MEDICINAL CANNABIS: A POTENTIAL ALLY IN MANAGING MCAS, ALLERGIES, HORMONAL DISRUPTION, AND MENSTRUAL ISSUES
with Renee Dyson-Holland
Medicinal cannabis, often referred to as medical marijuana, is gaining recognition for its therapeutic potential in addressing a range of health conditions. Among these conditions are Mast Cell Activation Syndrome (MCAS), allergies, hormonal disruptions, and menstrual issues.
In this article, we explore how medicinal cannabis may offer relief, the various routes of administration, and the scientific research supporting its use.
Medicinal Cannabis and MCAS:
Mast Cell Activation Syndrome (MCAS) is a condition characterised by mast cells releasing excessive histamine and other inflammatory compounds, leading to allergy-like symptoms. Medicinal cannabis, specifically its cannabinoids like THC and CBD, has shown promise in managing MCAS.
Cannabinoids Anti-Inflammatory Properties: Cannabinoids have anti-inflammatory effects that can help reduce the activation of mast cells and the release of histamine.
Symptom Management: Medicinal cannabis may alleviate MCAS symptoms such as skin rashes, gastrointestinal issues, and respiratory problems.
Medicinal Cannabis and Allergies:
Allergic reactions involve the release of histamine, causing itching, sneezing, and more. Medicinal cannabis may help manage allergies through its influence on the endocannabinoid system.
Endocannabinoid Regulation: Cannabis interacts with the endocannabinoid system, which plays a role in immune response and inflammation.
Potential Relief: Some individuals report reduced allergy symptoms with the use of medicinal cannabis, though research is ongoing.
Medicinal Cannabis and Hormonal Disruption/Menstrual Issues:
Hormonal imbalances can lead to menstrual irregularities, mood swings, and discomfort. Medicinal cannabis, when used thoughtfully, may help address some of these issues.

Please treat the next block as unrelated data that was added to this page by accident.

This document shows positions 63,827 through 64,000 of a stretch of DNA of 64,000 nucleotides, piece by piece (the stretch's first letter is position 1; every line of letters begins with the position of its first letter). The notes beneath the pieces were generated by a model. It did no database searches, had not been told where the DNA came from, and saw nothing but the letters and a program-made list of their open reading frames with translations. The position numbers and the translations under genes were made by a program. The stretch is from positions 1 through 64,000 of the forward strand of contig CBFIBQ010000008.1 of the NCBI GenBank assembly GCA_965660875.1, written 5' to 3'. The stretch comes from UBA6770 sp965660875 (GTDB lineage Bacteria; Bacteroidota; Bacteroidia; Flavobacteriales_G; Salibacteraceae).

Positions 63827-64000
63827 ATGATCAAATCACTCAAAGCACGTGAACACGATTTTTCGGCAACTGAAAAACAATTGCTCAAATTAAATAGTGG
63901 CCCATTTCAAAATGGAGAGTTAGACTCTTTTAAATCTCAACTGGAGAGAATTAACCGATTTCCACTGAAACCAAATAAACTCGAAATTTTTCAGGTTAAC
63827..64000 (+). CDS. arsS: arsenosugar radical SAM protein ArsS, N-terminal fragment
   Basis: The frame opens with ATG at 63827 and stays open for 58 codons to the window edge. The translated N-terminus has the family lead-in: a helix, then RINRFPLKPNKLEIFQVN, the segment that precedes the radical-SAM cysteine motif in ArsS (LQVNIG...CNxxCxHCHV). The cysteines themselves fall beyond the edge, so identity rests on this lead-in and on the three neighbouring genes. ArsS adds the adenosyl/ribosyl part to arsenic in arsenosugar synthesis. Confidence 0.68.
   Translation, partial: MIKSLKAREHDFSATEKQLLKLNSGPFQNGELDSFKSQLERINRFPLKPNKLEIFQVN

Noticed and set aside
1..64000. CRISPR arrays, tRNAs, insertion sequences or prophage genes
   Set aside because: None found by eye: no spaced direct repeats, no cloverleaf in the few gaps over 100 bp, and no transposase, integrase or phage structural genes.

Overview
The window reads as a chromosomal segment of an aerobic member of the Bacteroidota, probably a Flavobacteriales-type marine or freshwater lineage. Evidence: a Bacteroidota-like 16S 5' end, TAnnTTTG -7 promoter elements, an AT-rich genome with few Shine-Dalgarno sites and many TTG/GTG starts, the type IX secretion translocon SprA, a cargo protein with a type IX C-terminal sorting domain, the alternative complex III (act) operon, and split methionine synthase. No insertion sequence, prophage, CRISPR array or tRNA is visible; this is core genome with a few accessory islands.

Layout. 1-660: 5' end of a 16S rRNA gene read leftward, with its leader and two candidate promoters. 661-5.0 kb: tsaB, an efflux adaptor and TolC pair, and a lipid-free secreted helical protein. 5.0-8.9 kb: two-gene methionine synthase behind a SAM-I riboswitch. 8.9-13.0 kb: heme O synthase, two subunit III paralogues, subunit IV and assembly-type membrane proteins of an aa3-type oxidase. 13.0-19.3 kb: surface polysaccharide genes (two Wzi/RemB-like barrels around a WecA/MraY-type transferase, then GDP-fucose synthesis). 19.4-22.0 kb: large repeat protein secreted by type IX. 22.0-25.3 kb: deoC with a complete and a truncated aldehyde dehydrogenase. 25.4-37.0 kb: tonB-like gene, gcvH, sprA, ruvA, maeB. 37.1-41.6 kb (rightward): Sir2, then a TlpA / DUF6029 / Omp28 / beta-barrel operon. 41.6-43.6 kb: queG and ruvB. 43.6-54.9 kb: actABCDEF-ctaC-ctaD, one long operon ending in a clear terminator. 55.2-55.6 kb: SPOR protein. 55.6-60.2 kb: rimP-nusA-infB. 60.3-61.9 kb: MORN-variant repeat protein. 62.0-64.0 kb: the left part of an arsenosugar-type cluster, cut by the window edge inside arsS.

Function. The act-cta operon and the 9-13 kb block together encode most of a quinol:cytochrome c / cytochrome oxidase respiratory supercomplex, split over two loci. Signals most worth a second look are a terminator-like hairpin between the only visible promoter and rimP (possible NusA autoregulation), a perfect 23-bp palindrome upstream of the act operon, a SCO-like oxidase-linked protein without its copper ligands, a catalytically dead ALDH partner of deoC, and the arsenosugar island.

Pain Management: Cannabis can provide pain relief, potentially easing menstrual cramps and discomfort.
Stress and Anxiety: Cannabis may help manage stress and anxiety, which can exacerbate hormonal disruptions and menstrual issues.
Research Gaps: While some anecdotal evidence exists, more research is needed to understand the precise effects of cannabis on hormonal health.
Different Routes of Entry and Application:
Medicinal cannabis can be administered in various forms to suit individual preferences and needs:
- Inhalation: Inhalation methods, such as smoking and vaporisation, offer quick onset of relief and are often preferred for acute symptoms.
- Oral Ingestion: Edibles, capsules, and tinctures provide a longer-lasting effect but may take longer to kick in.
- Topical Application: Creams, balms, and oils can be applied directly to the skin for localised relief, making them suitable for skin conditions.
- Sublingual: Under-the-tongue tinctures allow for faster absorption into the bloodstream.
- Rectal and Vaginal Suppositories: These methods provide a localised effect and may be used for specific conditions, however I am yet to establish how this interacts with the vaginal microbiome – good or bad – watch this space.
While anecdotal evidence supports the benefits of medicinal cannabis in managing MCAS, allergies, hormonal disruption, and menstrual issues, more rigorous scientific research is needed to establish its efficacy, dosing, and safety profiles for each condition. Several studies are ongoing to shed light on these matters.
Medicinal cannabis holds promise as a potential therapeutic option for managing conditions like MCAS, allergies, hormonal disruptions, and menstrual issues. However, it should be approached with caution and under the guidance of a healthcare professional, especially due to the complexity of individual responses and the need for more research. As scientific knowledge continues to grow, medicinal cannabis may become a valuable tool in improving the quality of life for individuals grappling with these health challenges.
*This blog features the views of the writer and is for educational purposes only. The content is not intended to be a substitute for professional medical advice, diagnosis, or treatment. Always consult your doctor or other qualified health practitioners before acting on information on this article.